At some point, the Yangtze, like poet Shel Silverstein's metaphorical "Giving Tree," will have nothing left to give. There are only so many uses to which its water can be apportioned and diverted -- there is little left to take. Or, as environmentalist Ma Jun puts it, "The water in the Yangtze is not unlimited. We cannot bet everything on this river."

STR/AFP/Getty Images

Dispatch

Swimming Upstream

Meet Christine Lagarde, Europe's consensus choice to replace Dominique Strauss-Kahn as chief of the IMF.

PARIS, France — French government ministers can come across as remarkably close to some of their stereotypes. Some are haughty and pander to their bosses -- the prime minister and president -- like royal courtesans. Many talk eloquently but with little substance, as though speaking well is more important than saying something meaningful. And a few act as though they believe that, as a result of their positions, they are virtually untouchable.

Then there is Christine Lagarde, universally seen as the front-runner -- and Europe's strongest bet -- to become the next managing director of the International Monetary Fund (IMF). As France's finance minister since 2007, she was the first woman to ever oversee a G-8 economy, and yet she comes across in one-on-one encounters as down to earth, warm, engaging, and a bit quirky. (In a film, Annette Bening would play her perfectly.) Surely, few other government ministers are vegetarians, have ever competed in synchronized swimming from early adolescence, or had a mother who moonlighted as a rally car driver.

Those who interact with Lagarde often sense that her professionalism was shaped as much by the United States as by France. While she grew up in de Gaulle's France, she spent a year at Holton-Arms, a girls' school in Bethesda, Maryland, and she did a stint as an intern in Washington for William Cohen, a Republican congressman. Like many others, she failed to gain admission to France's prestigious École Nationale d'Administration, an elite finishing school for much of the political class, instead choosing to study law and garnering an offer from the Chicago office of the prominent international law firm Baker & McKenzie.

These days, she makes a special effort to avoid jargon, lingo, and wonkiness, and she speaks nearly flawless English, which is extremely rare for top French government officials of her generation. How well? She not only tangled with Jon Stewart on the Daily Show a couple of years back, but also managed to convey some meaningful points about international economics. More recently, on May 25, she even launched a Twitter account to support her IMF candidacy.

The combination of her quirky upbringing with a single mother, after the death of her father during adolescence, and the decisions she made to repeatedly return to the United States has led to her comfort with being something of an outsider in the workplace. In Chicago, Lagarde was a rare female attorney in a male-dominated law firm -- and she rose to the top, eventually becoming its first-ever chairwoman. She so fully inculcated in herself the pragmatic American professional culture that she proved to be an oddity amid her highly formatted French colleagues when she returned to Paris full time after she was recruited into government in 2005 by Prime Minister Dominique de Villepin. Still, she rose from deputy minister of foreign trade under then-President Jacques Chirac to become agriculture minister two years later, before the incoming President Nicolas Sarkozy, impressed with her can-do spirit, tasked her with running the economy.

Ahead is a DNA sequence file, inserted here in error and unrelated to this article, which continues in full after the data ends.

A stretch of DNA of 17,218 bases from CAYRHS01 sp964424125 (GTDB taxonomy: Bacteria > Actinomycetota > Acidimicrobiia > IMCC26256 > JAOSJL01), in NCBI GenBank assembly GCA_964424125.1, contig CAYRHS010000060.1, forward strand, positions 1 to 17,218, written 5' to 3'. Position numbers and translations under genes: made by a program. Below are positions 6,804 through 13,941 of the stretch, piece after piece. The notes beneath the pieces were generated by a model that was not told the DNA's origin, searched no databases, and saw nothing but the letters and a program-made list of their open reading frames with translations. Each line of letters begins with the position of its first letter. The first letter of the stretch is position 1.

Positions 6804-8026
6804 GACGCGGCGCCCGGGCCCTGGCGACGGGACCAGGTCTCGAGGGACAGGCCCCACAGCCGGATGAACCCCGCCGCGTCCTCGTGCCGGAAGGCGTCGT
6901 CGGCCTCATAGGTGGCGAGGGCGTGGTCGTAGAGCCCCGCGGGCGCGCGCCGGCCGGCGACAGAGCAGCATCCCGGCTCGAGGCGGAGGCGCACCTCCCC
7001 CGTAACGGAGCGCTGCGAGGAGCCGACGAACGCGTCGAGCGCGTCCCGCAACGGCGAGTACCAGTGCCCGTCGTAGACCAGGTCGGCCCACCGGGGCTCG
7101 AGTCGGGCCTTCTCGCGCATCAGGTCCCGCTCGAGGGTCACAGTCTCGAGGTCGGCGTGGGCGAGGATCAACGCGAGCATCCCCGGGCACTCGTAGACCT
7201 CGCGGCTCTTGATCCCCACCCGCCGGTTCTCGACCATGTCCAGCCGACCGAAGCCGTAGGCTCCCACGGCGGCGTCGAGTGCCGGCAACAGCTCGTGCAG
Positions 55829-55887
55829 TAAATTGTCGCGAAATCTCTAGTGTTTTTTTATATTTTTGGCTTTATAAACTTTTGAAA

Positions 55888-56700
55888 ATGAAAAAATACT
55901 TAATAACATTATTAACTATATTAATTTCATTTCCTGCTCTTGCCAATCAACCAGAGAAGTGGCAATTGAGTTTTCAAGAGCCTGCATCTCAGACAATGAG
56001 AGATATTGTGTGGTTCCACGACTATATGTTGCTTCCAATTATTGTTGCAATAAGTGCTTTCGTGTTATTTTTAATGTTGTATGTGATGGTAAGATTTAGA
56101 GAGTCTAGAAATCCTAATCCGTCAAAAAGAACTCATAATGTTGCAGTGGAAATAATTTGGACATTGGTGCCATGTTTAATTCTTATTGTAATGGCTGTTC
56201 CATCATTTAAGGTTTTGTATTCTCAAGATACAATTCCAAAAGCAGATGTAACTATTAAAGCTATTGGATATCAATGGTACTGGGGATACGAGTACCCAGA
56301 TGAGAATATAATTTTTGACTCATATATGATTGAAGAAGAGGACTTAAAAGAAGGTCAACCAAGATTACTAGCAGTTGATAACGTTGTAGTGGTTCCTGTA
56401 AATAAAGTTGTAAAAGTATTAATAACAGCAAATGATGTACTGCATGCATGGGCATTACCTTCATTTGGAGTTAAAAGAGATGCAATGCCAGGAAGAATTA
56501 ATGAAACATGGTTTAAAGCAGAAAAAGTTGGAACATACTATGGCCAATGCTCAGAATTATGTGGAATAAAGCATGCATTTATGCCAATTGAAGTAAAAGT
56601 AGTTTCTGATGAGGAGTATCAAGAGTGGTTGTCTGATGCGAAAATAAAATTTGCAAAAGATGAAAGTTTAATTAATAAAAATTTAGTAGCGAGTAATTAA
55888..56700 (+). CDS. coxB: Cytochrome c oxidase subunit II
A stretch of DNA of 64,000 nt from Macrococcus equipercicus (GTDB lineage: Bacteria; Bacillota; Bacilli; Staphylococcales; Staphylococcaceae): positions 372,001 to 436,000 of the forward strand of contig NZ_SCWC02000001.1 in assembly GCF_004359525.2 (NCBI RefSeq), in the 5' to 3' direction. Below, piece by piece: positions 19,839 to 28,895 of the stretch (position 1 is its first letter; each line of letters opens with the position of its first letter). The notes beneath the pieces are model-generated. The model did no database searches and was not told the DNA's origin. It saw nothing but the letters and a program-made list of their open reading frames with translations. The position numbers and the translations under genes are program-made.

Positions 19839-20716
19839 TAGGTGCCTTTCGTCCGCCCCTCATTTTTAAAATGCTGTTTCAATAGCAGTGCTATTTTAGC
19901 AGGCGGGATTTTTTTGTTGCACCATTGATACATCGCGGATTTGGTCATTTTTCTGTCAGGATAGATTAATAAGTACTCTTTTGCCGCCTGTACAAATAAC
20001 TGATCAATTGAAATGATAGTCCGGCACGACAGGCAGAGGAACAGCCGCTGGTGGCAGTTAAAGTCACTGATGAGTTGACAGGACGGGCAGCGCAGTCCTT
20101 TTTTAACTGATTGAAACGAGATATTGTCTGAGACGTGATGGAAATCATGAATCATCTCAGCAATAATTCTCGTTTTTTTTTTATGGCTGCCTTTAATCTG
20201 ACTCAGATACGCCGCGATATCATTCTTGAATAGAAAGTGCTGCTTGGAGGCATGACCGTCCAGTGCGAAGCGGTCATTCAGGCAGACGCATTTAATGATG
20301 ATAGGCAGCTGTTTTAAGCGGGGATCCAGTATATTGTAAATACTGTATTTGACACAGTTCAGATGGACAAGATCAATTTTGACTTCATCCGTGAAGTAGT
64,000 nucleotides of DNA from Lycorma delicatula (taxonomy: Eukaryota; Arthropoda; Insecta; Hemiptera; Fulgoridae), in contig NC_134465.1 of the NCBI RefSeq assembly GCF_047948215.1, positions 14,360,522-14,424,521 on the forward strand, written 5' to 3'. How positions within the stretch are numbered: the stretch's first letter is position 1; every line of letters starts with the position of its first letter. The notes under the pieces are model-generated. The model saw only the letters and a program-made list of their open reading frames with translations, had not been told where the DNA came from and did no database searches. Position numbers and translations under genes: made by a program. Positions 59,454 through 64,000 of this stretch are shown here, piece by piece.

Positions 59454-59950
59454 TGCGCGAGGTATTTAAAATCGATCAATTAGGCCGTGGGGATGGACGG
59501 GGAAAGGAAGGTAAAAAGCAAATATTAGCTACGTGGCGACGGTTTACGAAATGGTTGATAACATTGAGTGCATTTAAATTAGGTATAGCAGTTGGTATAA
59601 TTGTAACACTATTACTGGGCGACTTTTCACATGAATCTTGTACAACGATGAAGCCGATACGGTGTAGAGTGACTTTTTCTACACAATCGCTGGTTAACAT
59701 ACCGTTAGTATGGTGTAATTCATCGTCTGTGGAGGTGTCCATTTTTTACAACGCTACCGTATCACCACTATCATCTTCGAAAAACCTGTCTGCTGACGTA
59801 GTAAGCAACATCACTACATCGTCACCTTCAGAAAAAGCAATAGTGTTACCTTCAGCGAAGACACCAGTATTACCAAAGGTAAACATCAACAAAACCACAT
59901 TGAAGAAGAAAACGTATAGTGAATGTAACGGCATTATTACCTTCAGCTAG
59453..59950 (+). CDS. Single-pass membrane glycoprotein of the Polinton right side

The competence and pragmatism that Lagarde has shown in her current position help to explain why she has won the strong personal endorsement of U.S. Secretary of State Hillary Clinton. "I actually know her. I admire her.... I am a strong supporter of qualified women, of which she is certainly one, being given the opportunities to lead international organizations," Clinton said on May 26. (The United States will not officially highlight its preferred candidate until after June 10, once all the candidates have been official declared.)

Clinton is hardly Lagarde's only fan. She had a constructive working relationship with Dominique Strauss-Kahn, the French former head of the IMF whose resignation over shocking sex crimes charges in New York has led to her candidacy; and her counterparts in Europe see her as an able and stabilizing interlocutor for a French president whom some see as erratic. Sarkozy expressed his confidence at last week's G-8 summit in Deauville, France, noting that though it is not up to a handful of the world's wealthiest countries to chose Strauss-Kahn's successor, the issue came up in bilateral discussions and "everyone" thinks that Lagarde "would make a very good managing director."